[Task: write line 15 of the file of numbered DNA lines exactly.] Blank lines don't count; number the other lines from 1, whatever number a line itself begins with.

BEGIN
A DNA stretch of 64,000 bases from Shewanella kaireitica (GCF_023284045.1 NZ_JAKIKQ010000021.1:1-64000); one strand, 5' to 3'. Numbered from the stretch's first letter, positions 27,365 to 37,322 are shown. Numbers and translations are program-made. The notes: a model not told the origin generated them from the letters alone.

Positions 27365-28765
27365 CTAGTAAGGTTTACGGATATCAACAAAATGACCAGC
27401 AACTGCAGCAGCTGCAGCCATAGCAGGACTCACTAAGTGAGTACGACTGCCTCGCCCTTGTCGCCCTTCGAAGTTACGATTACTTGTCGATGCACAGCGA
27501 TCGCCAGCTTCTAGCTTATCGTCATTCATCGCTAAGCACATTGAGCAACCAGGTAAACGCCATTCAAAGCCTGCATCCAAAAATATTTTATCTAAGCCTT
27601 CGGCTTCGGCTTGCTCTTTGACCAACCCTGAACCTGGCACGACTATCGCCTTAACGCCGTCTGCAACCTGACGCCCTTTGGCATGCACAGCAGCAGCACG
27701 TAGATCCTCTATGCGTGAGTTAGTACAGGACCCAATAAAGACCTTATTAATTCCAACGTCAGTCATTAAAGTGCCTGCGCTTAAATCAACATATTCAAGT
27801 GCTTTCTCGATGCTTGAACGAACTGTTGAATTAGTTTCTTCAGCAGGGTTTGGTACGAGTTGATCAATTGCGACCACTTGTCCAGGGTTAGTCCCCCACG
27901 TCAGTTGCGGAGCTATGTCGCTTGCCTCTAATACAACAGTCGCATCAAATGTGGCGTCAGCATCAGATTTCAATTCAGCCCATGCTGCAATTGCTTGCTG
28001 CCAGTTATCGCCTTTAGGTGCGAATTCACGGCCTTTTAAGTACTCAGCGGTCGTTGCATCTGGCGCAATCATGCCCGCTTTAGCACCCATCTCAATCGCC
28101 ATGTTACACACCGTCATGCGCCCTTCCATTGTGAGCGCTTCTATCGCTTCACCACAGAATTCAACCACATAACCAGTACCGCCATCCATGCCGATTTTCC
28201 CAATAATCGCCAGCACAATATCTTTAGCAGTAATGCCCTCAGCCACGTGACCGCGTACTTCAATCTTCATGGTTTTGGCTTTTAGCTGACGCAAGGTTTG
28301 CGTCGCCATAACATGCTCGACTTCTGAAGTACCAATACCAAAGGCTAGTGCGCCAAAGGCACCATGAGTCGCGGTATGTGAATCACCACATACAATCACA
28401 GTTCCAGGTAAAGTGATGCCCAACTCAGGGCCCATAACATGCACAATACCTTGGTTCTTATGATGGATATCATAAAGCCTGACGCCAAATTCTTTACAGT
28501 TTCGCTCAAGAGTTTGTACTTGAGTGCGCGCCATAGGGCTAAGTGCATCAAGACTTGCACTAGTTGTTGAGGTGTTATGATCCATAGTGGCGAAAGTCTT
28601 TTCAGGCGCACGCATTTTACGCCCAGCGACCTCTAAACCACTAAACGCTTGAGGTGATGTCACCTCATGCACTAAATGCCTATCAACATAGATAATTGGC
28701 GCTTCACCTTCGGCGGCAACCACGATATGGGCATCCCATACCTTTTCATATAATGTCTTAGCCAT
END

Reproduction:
28501 TTCGCTCAAGAGTTTGTACTTGAGTGCGCGCCATAGGGCTAAGTGCATCAAGACTTGCACTAGTTGTTGAGGTGTTATGATCCATAGTGGCGAAAGTCTT